This study used social accounting theory to communicate the social and environmental implications of the NCTI's actions to specific interest groups and the general public. The constructs: SP and EP were observed as significant contributors to the SEP of the NCTI. The EP was the most significant contributor (β = 0.338 and p = 0.000) and the SP stood at the least contributor (β = 0.280 and p = 0.000) to overall SEP.
Inclusion NFMs in OP has been recognized since the 1990s. Relevant measures enable organizations to correctly assess and improve the exchange of values with their stakeholders (Napier & McDaniel, 2006). Researchers from various ways of thinking have utilized the idea of subjective information to measure OP. Consistent with the past studies (Bednarova et al., 2019; Hamid & Atan, 2011; Hoffman & Novak, 1996; Hossain et al., 2015; Martensen et al., 2000; Santouridis & Trivellas, 2010; Unal et al., 2011; Vranakis et al., 2012) the study induced that the SP (having with measuring variables: brand image, social responsiveness, social disclosure, human rights, and entertainment) at Nepalese situation was fundamentally allied with SEP. Similarly, the EP (having with measuring variables: corporate environmental accountability, environmental disclosure, protection of natural beauty and biodiversity, and electronic waste management) as like earlier research (Atkinson et al., 2014; Awasthi & Li, 2017; Bednarova et al., 2019; Deegan, 2002; Feng et al., 2017; Oeztuerk & Marsap, 2018) had a direct influence on the EP consequently on the SEP.
This study contributes to the completeness of the performance measurement considering mostly social and environmental variables that are often ignored by organizations, more especially in the Nepalese scenario. It enriches the literature by providing light on the advantages of incorporating social and environmental measures into the OP measurement system. It proposes a new lens of the subjective perspective on PMS and provides a framework for distinguishing, estimating, and revealing an organization's social and environmental powers. Therefore, the study ropes to measure and communicate information concerning the business and its action towards society, especially with the NCTI.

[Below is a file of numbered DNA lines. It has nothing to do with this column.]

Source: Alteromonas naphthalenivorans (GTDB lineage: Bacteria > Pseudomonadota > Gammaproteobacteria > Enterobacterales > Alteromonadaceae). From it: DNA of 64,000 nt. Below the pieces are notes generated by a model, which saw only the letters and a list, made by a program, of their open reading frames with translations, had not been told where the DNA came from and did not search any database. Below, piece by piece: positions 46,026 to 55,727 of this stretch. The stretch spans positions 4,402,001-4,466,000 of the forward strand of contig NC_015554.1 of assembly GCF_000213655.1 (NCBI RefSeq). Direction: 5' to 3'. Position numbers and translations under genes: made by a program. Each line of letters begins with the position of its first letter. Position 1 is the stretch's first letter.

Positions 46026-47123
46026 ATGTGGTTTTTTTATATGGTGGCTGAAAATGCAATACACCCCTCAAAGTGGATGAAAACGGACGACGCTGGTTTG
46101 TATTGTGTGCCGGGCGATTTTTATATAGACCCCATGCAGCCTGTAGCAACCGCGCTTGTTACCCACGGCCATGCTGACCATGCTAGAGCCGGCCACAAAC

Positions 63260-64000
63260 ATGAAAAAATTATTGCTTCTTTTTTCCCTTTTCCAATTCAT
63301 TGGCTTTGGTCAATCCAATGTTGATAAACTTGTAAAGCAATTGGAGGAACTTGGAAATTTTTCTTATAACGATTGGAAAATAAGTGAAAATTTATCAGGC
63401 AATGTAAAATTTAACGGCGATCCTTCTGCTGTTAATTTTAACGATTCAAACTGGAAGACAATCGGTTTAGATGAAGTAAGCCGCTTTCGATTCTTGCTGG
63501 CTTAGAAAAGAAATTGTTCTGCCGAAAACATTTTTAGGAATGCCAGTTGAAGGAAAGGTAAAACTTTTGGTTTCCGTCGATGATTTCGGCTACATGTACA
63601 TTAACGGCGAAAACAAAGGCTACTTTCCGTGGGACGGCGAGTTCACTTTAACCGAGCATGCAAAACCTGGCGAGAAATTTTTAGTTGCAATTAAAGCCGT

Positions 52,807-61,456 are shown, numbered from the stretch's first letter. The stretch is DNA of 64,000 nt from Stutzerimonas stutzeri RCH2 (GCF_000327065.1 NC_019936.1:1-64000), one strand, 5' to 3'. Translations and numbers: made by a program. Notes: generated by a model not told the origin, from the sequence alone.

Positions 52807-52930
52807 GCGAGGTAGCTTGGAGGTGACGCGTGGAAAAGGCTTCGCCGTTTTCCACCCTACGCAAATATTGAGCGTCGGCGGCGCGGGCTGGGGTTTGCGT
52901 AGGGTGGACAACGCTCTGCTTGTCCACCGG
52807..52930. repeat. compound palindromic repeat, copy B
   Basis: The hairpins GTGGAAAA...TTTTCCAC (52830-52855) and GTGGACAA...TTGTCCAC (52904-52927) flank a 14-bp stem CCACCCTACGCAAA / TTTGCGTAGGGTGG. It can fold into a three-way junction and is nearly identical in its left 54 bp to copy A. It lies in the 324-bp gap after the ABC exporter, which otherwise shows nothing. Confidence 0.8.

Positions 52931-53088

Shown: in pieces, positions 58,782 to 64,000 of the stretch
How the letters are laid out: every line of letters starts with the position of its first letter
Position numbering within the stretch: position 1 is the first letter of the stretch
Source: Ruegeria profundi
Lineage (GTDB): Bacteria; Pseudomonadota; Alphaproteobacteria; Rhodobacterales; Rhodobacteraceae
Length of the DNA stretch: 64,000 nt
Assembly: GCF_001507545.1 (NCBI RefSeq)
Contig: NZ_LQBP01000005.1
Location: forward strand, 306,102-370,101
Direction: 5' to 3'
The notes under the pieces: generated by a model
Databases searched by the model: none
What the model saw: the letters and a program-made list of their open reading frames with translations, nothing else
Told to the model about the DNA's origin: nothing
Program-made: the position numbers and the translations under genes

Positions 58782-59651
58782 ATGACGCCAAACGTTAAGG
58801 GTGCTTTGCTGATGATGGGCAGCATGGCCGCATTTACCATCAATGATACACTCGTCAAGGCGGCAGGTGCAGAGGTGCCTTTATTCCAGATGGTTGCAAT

The study of the non-monetary dimension of SEP traverses assorted fields and procedural approaches fluctuate enormously. Any single-dimensional measures may not fully cover all aspects and provide an exhaustive comprehension of OP. The study was fingered with measuring the SEP of the NCTI though there are several other measures. Therefore, the study referred to symbolic research instead of endeavoring to be comprehensive. The unwavering quality of the outcomes could depend on how many respondents participated in the study that might have been enriched further by a greater example. The greater example size for the logical overview would have expanded the legitimacy and generality of the outcomes.
Various performance appraisal models have been espousing all around the globe with the consideration of FMs and NFMs. But in the case of Nepal, none of the companies appear to be applying the NFMs explicitly. Therefore, this study attempted to identify the NFMs in the SEP of the NCTI. The results of this study extensively contribute towards adding value for taking managerial decisions in the field of SEP, more specifically on telecommunications services. The study can create more opportunities for developing more optimized systems for SP and EP and provide accommodating guidelines in understanding key drivers regarding strategic areas of performance measurement for the NCTI.